(Update: the Reds released Bruce Chen, which doesn't automatically turn the Reds' staff into a pumpkin... it will be more of a butternut squash.)
The Astros biggest move this offseason was a blockbuster: bringing in Jeff Kent. Although it displaces Craig Biggio to the outfield, it may not affect them defensively by that much as age has taken a toll on Biggio's infield range. That's not to suggest that Kent is good defensively; only that the impact of the change will not be that great. Of larger concern is what to do at shortstop, where the offensive potential of Julio Lugo is slightly favored to play more than the defensive prowess of Adam Everett or Jose Vizcaino. The rotation is young with the exception of Shane Reynolds, but potentially very good and very deep if Tim Redding, Kirk Sarloos and Brad Lidge can develop quickly. Roy Oswalt and Wade Miller are already excellent. The bullpen is solid but unspectacular until you get to the set-up and closer: Octavio Dotel and Billy Wagner are the best such duo in the majors. The bench is passable and the Astros have a couple of decent prospects in the wings - OF Jason Lane and C John Buck will both be solid once they get their feet wet - who should help the cause no later than the All-Star Break. How quickly their young starters develop will determine how far this team will go. Prediction: 88 wins, tied for 1st in the division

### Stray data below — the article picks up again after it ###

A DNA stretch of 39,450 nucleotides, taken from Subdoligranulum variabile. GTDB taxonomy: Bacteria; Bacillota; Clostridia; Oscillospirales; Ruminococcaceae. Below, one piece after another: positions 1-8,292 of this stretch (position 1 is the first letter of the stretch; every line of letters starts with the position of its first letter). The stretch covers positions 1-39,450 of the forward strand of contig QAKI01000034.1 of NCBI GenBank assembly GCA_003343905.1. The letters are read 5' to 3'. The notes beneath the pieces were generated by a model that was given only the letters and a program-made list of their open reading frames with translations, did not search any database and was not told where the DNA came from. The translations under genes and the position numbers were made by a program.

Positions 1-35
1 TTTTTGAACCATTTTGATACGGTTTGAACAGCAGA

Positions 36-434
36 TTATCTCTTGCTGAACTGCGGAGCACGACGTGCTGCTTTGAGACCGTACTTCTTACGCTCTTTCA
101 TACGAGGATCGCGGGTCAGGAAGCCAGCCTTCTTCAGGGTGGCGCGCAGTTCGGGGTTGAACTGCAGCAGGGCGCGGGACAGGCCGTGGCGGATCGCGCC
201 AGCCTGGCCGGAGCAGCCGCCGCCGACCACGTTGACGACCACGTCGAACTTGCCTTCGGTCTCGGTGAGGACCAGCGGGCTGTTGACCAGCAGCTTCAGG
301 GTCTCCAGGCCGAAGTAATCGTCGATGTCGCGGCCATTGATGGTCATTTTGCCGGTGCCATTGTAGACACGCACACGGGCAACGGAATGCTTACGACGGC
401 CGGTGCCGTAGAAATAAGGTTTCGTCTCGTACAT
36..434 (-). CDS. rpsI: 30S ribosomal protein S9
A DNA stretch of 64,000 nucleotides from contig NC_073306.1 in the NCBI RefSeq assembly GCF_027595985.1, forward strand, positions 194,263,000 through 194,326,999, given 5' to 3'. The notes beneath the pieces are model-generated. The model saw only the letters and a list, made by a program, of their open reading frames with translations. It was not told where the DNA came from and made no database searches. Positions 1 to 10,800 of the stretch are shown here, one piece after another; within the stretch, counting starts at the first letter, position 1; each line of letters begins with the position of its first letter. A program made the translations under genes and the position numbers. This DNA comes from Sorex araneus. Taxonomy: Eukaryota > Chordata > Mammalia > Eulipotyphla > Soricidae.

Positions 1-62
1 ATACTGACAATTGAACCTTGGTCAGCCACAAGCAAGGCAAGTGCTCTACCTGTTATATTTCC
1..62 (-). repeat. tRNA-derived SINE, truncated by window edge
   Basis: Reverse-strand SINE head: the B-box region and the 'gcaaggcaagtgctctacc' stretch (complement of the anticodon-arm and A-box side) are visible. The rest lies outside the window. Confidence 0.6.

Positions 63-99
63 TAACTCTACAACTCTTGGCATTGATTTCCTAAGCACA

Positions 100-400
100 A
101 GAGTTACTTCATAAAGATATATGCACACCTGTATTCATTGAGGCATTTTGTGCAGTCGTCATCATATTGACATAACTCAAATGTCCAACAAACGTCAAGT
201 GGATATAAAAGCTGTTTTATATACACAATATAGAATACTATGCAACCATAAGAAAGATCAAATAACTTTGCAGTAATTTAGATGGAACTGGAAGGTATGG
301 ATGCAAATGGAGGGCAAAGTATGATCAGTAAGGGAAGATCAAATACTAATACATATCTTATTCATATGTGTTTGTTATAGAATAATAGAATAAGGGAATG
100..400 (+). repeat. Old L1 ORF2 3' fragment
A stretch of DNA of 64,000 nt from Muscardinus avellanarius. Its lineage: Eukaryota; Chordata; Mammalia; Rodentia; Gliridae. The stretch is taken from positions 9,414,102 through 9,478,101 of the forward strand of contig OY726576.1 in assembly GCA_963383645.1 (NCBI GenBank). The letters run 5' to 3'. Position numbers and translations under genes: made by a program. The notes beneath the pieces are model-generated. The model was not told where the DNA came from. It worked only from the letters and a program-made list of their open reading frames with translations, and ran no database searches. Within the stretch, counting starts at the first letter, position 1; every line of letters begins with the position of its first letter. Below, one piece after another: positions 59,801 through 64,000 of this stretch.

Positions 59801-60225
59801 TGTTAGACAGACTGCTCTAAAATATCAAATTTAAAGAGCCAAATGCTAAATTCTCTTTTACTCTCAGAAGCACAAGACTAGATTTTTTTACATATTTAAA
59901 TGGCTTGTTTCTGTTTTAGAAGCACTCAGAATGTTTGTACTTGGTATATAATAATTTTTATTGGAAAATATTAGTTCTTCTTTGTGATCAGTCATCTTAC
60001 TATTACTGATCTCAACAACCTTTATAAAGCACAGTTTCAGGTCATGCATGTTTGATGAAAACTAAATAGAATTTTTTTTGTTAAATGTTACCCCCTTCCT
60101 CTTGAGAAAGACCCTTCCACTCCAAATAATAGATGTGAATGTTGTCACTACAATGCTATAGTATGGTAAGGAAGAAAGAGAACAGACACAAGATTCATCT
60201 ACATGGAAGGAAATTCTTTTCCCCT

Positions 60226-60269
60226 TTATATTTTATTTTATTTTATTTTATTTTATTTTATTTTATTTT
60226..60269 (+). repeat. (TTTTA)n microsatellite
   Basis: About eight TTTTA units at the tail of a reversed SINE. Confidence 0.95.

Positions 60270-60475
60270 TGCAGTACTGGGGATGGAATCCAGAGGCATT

(Update: The Astros added Bruce Chen, who is talented enough to force his way into the back end of the rotation. If that happens,it would close the gap with the Cubs in the arms race, making Houston the favorites to win the division.)
There's not a lot to like here. Despite his record setting number of strikeouts, Jose Hernandez was one of the Brewers most productive hitters last season, and they've replaced him with one of the least productive hitters in the game, Royce Clayton. They added John VanderWal, which should minimize the damage when Jeffery Hammonds gets injured, but they still have the problem of Alex Sanchez getting too many opportunities to display his .700 OPS in the outfield. The rotation will get a boost from the additions of Todd Ritchie and Matt Kinney, but as hard as Ruben Quevedo and Ben Sheets have been worked at such a young age, it is almost impossible to foresee them make it through the entire season without injury. The bullpen shouldn't be too bad as Mike DeJean wasn't a bad closer and Luis Vizcaino is ready to step in whenever they might need a good one. One of the most compelling stories this year will be the re-emergence of Brooks Kieschnick, who will try to catch on as both a reliever and a pinch hitter/part-time outfielder. He was one of the best two-way players in college history at Texas, where he was 16-4 as a pitcher, hitting .364 with 17 homers his senior season. It's a bit far-fetched, but it would be great fun to see him hit 20 homers and save 20 games in the same season. Prediction: 60 wins, 6th in the division.